Qantas Airways has announced the purchase of over 100 new aircraft, the creation of two new airlines and a radical overhaul of existing fleet as part of a new five year plan to ensure its survival.
New low-cost airline Jetstar Japan will be joined by an all new premium Asian carrier, while a $400 million overhaul of existing in-flight entertainment, aircraft interiors and airport lounges will be launched to meet changing demands.
As many as 1,000 jobs will go under the plans, setting Qantas up for a battle with unions, as it seeks to return to profitability.
Chief executive Alan Joyce stated Qantas had been forced to act as it faces serious structural challenges, largely to do with the progressive deregulation of the Australian market, the influx of competition there and abroad, and a high cost base.
“Today a large numbers of our routes, primarily to Asia and Europe, are loss-making, with no improvement in sight,” he said.
“We don’t have the option of pretending that things will change if we stay the same. They won’t.”
A powerful brand, strong domestic demand, a profitable loyalty programme and the development of Jetstar, were all, however, cited by Joyce, as reasons Qantas was able to relaunch from a “position of strength”.
Qantas outlined plans to partner with Japan Airlines and Mitsubishi Corporation to create Jetstar Japan – a new domestic airline designed to bring lower airfares to customers in the country.
Each partner will hold a third of the airline, on a voting-rights-basis, with Jetstar Japan expected to commence domestic operations by the end of 2012.
Operations will be based at Tokyo (Narita) and Osaka (Kansai International), with other destinations under consideration including Sapporo, Fukuoka, and Okinawa.
Jetstar Japan also plans to ultimately offer short haul international services to key Asian cities, making travel more accessible and appealing to millions more people.
The airline will launch with an initial fleet of three new Airbus A320 aircraft, configured for 180 customers in a single class, growing to 24 aircraft within its first few years.
Total capitalisation commitment for the new airline is up to ¥12 billion.
JAL president Masaru Onishi said the partnership will allow the Japanese carrier to competitively serve a larger part of the Japanese market.
“Jetstar’s entrance to Japan, as a proven successful low-cost airline operator, will revitalise our domestic air transportation market,” he said.
“That is the reason for our participation, and we would like to support Jetstar Japan’s success in Japan as well as eastern Asia with our variety of services such as aircraft leasing.”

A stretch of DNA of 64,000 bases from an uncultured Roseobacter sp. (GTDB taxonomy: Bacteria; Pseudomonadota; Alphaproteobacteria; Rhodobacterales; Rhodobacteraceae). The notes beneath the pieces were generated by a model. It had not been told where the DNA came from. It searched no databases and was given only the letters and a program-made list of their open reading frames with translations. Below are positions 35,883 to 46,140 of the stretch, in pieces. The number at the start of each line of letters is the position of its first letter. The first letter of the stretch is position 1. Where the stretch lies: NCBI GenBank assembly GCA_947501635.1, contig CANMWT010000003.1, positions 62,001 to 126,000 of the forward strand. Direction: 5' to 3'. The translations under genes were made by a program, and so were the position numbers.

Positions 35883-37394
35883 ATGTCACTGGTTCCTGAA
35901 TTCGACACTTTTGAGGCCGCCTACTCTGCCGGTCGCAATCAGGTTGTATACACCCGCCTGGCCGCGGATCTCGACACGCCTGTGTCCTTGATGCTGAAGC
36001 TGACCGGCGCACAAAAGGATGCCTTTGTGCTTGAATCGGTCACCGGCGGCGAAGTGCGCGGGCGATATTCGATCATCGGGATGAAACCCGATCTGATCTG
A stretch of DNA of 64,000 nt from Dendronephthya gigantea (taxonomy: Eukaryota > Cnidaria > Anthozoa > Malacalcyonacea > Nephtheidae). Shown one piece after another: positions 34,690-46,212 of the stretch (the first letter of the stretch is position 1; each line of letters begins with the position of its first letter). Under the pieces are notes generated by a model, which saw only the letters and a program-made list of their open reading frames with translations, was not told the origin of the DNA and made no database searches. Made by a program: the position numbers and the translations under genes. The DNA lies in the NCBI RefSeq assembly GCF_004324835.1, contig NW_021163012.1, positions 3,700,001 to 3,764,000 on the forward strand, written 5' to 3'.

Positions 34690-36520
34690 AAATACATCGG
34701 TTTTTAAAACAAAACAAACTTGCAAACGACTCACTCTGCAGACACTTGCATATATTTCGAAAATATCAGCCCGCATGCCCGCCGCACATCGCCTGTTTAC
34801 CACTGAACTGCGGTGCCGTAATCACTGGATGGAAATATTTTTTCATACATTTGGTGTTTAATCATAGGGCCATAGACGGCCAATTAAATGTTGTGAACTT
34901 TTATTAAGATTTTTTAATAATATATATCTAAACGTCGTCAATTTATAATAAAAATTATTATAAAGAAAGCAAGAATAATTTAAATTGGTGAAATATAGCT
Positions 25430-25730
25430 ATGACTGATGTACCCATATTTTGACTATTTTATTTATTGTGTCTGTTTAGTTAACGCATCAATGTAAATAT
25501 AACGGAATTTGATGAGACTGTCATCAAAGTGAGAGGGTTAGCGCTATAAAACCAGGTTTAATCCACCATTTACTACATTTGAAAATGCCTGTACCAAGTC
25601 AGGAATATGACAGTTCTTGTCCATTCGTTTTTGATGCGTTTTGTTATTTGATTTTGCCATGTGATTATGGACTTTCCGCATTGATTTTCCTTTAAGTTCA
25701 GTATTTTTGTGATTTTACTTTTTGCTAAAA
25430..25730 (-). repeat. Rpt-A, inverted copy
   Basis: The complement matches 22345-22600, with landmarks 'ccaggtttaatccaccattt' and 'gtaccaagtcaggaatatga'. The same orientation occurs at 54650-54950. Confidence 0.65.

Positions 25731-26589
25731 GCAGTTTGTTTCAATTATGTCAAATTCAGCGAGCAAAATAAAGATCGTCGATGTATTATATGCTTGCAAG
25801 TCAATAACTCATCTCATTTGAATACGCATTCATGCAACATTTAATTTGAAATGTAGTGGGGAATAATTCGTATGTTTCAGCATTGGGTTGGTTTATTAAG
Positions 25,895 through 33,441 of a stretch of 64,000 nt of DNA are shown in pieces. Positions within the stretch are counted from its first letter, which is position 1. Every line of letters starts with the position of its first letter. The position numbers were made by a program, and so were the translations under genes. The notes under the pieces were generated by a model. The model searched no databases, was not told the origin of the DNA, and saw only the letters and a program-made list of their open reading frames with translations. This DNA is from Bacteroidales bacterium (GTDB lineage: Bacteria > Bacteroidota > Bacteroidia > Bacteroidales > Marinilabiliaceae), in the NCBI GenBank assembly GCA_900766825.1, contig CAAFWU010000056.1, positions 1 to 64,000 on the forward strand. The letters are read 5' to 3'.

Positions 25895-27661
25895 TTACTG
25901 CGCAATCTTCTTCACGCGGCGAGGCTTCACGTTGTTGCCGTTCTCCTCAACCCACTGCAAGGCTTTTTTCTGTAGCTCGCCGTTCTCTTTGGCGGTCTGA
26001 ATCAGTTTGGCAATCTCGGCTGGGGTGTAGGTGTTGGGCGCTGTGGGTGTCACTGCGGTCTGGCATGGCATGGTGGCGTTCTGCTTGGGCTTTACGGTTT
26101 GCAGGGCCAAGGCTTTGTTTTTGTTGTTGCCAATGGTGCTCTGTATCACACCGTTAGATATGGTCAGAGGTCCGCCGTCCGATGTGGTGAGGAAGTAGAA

Jetstar has been one of the few success stories at Qantas in recent years
Growing importance of Asia
With the growing importance of Asia now apparent, Qantas confirmed it intends to invest in a new premium airline based in on the continent.
This joint venture airline will have a new name, a new brand, new aircraft and a new look and feel.
The airline will not be called Qantas but it will leverage all Qantas’ know-how, making the most of its brand management, aviation safety, customer experience, finance, and marketing skills, as well as its corporate customer relationships.
“We have narrowed down our location options and an announcement will be made when we have completed negotiations,” added Joyce.
“I can also confirm that 11 A320 aircraft will initially provide the operating fleet for the new airline.”
Qantas chief executive Alan Joyce outlined the plans earlier
Qantas also confirmed today it would invest $400 million in new international lounges, new in-flight entertainment and aircraft refurbishment.
The investment is part of the Qantas Group’s five-year plan to build a truly modern, customer-focused and competitive global airline business.
New lounges will be built in Los Angeles, Hong Kong and Singapore to complement recent upgrades to those in Sydney, Melbourne, Canberra and Perth.
Extensive upgrades to Boeing 737 and 747 aircraft operated by Qantas were also outlined.
Key to the success of the five year plan is Qantas’ relationship with Airbus.
Joyce stated Qantas had placed an order with the European manufacturer for up to 110 new aircraft from the A320 family – confirming its position at the short-haul plane of choice.
“This is a major investment in our future,” Joyce added.
Of this order, between 28 and 32 aircraft will be current generation A320s, with 78 to be next-generation A320neos.
Aircraft will be used for the new Jetstar Japan, to replace leased aircraft with more efficient models, and to support existing Jetstar operations.
As a result of the changes, Qantas will shed 1,000 jobs, with roles to go among management, pilots, cabin crew and engineers.
However, Qantas expects the majority to come through voluntary redundancy.